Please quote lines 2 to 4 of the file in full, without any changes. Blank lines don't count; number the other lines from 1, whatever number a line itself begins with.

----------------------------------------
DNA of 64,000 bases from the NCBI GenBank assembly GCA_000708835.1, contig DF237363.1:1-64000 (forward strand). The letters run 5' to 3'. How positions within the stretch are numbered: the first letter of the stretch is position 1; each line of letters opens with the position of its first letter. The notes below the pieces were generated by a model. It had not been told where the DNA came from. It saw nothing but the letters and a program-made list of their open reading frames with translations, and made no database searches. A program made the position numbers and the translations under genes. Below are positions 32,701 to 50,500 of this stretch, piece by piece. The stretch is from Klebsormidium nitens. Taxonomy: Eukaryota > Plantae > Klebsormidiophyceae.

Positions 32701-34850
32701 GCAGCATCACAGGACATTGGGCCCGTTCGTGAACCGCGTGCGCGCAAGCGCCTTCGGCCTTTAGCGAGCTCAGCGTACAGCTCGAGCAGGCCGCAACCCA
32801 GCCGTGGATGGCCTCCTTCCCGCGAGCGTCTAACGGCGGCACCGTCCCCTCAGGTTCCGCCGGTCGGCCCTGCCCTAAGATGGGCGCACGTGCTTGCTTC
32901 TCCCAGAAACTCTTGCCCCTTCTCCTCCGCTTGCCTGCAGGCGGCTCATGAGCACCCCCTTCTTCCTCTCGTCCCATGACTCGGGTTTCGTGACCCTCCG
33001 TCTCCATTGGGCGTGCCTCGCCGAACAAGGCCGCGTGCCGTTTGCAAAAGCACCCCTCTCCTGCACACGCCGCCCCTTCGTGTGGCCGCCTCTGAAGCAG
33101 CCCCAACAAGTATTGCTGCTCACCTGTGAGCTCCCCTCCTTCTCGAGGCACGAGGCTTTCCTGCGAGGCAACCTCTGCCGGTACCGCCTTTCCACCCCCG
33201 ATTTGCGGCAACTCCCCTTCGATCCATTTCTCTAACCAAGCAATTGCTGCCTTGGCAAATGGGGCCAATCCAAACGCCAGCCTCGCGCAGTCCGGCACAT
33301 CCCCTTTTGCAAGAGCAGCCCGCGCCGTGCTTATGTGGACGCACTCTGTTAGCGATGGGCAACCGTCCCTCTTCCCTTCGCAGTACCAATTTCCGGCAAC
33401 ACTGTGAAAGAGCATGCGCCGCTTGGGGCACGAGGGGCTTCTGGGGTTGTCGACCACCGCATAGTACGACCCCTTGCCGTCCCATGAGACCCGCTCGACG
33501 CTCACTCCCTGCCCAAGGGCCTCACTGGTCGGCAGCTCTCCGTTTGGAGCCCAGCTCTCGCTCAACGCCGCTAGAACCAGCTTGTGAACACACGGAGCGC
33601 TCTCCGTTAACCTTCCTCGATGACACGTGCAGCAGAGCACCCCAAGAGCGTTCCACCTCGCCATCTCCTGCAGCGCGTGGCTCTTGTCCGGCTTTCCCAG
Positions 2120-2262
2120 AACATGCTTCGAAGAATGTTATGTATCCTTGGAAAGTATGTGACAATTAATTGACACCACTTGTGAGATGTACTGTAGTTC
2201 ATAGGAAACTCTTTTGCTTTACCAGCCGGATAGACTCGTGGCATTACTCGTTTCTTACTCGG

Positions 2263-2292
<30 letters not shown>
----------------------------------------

Positions 32701-34850
32701 GCAGCATCACAGGACATTGGGCCCGTTCGTGAACCGCGTGCGCGCAAGCGCCTTCGGCCTTTAGCGAGCTCAGCGTACAGCTCGAGCAGGCCGCAACCCA
32801 GCCGTGGATGGCCTCCTTCCCGCGAGCGTCTAACGGCGGCACCGTCCCCTCAGGTTCCGCCGGTCGGCCCTGCCCTAAGATGGGCGCACGTGCTTGCTTC